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Table Partitioning
Table partitioning capabilities : ABL Application considerations

ABL Application considerations

Generally speaking, there are no requirements to change existing ABL applications when migrating to a table partitioned database. However, consider several issues when running an existing ABL application on a partitioned table:
*The order in which records are returned may differ for a newly partitioned table.
A partitioned table must have at least one local index, which is based on the partition fields. When partitioning a table, you can make existing indexes local if they are aligned with the partition fields, but you may need or want to add a new index to satisfy the requirement for a local index. Anytime a new index is added to a table and you recompile, the new index may be used by queries that previously used a different index, and as a result, it is possible that the records will be returned in a different order than they were before.
*Partition fields must be set before record creation.
By the time a physical record is created in the database, all of the partition fields must be set. A field is "set" either because the code explicitly assigns it a value or because the field has an initial value. The actual record creation does not happen on the CREATE statement. The creation often happens in the following cases:
*The AVM is about to release the buffer, which can happen as a result of any of the following:
*An explicit RELEASE or VALIDATE statement
*The reading of a new record into the buffer
*The record going out of scope
*The end of the transaction
*You set a LOB field.
*You set a field that an index is based on.
The timing of the record creation is important in the case that the partition fields do not have initial values. If, for example, the AVM executes a CREATE statement and then immediately sets a field that an index is based on, an error occurs. This is because setting the field causes the underlying record creation to take effect, and at that point none of the partition fields have been set. An error also occurs at the end of a DO TRANSACTION block if there is a CREATE statement inside the block but not all of the partition fields are set.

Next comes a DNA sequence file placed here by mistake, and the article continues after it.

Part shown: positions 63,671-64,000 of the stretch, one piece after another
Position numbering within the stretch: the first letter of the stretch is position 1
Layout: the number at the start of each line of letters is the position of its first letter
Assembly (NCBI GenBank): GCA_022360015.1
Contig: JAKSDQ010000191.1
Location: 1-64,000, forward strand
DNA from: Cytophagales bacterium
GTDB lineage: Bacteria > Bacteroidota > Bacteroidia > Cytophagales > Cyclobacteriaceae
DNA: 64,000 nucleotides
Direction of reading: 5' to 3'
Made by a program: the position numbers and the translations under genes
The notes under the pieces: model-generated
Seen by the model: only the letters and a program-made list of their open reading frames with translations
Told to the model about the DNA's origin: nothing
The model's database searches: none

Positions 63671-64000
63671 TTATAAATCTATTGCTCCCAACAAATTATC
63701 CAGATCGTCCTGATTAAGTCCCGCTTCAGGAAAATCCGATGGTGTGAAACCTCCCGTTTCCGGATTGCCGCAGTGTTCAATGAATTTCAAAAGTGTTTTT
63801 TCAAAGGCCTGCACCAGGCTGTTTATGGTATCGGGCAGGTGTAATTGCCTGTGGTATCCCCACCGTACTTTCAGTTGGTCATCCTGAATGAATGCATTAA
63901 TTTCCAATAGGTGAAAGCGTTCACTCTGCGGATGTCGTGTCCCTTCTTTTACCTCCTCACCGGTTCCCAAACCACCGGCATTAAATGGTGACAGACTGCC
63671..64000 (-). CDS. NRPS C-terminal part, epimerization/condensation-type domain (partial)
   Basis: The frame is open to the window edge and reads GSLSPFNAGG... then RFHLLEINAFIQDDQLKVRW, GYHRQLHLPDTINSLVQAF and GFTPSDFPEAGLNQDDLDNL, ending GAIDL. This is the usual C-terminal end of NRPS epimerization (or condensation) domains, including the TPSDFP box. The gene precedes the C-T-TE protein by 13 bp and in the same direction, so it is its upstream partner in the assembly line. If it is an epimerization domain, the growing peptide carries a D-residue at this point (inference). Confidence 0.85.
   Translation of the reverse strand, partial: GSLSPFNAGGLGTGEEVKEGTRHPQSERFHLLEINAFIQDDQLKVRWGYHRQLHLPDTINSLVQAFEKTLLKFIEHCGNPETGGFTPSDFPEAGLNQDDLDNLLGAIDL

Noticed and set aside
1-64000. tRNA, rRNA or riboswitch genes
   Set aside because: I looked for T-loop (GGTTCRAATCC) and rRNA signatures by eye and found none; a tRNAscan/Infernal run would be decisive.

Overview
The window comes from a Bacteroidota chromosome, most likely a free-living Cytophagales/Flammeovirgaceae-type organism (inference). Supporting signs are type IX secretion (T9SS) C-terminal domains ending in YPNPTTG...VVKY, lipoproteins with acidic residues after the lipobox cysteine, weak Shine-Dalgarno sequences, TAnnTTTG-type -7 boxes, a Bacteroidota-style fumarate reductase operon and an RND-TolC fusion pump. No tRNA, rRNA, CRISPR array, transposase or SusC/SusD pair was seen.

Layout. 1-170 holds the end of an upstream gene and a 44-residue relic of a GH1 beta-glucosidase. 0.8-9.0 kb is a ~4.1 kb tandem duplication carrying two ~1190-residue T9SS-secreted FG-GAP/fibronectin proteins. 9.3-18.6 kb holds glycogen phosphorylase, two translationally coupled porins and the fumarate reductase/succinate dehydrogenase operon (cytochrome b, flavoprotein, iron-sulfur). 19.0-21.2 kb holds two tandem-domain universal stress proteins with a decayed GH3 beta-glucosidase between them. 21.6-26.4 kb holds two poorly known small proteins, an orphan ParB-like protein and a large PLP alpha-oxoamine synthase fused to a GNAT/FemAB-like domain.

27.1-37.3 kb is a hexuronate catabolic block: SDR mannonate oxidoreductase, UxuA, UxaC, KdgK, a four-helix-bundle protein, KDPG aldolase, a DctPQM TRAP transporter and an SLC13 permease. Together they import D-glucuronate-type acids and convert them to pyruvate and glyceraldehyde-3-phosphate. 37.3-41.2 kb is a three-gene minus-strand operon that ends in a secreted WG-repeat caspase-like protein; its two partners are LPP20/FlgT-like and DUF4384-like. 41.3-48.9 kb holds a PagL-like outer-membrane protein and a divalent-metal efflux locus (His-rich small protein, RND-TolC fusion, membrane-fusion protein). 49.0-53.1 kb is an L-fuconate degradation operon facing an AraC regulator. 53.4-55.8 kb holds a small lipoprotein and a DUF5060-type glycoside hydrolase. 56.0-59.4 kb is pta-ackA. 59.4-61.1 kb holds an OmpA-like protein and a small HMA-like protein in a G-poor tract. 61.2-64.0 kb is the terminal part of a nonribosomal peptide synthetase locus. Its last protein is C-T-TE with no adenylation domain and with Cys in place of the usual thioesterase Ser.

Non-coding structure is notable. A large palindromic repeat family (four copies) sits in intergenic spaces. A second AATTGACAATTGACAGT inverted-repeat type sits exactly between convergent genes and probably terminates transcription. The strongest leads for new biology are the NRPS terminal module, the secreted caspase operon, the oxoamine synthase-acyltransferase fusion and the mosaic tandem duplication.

*ROWID values may change as a result of changes to a partition field.
In the past, an update to a record would never cause the ROWID of the record to change. Now, if the value of a partition field changes such that a record now belongs in a different partition, the record's ROWID will change because the ROWID identifies the location and partition of the record. If you store a ROWID value for some reason, the stored ROWID may need to be updated in this scenario.
*ROWID values encapsulate partition information, but RECID values do not.
You cannot use a RECID value to identify the partition of a record in a partitioned table. Using a stored RECID value to retrieve a record in a partitioned table will not work unless the record is in the initial composite partition. However, the ROWID of a record in a partitioned table identifies the location and partition of the record. Applications that need to store and reuse record locations in partitioned tables should use ROWID instead of RECID.
When changing RECID functions or attributes to ROWID in your application, you should keep the following differences in mind:
*A RECID value is an integer, whereas a ROWID value is a variable-length set of bytes.
*You can display a RECID directly to the screen or store it directly to a file, but you cannot do so with a ROWID. You must first convert the ROWID value to a string (using the STRING function, for example).
*Because RECID values are integers, you can compare them using greater than (with the GT or > operator) or less than (with the LT or < operator), but you cannot do the same with ROWID values. You can, however, check ROWID values for equality.
*To retrieve partition information, a new function, BUFFER-PARTITION-ID, has been added. Two new attributes, BUFFER-PARTITION-ID and IS-PARTITIONED, have been added to the buffer object handle.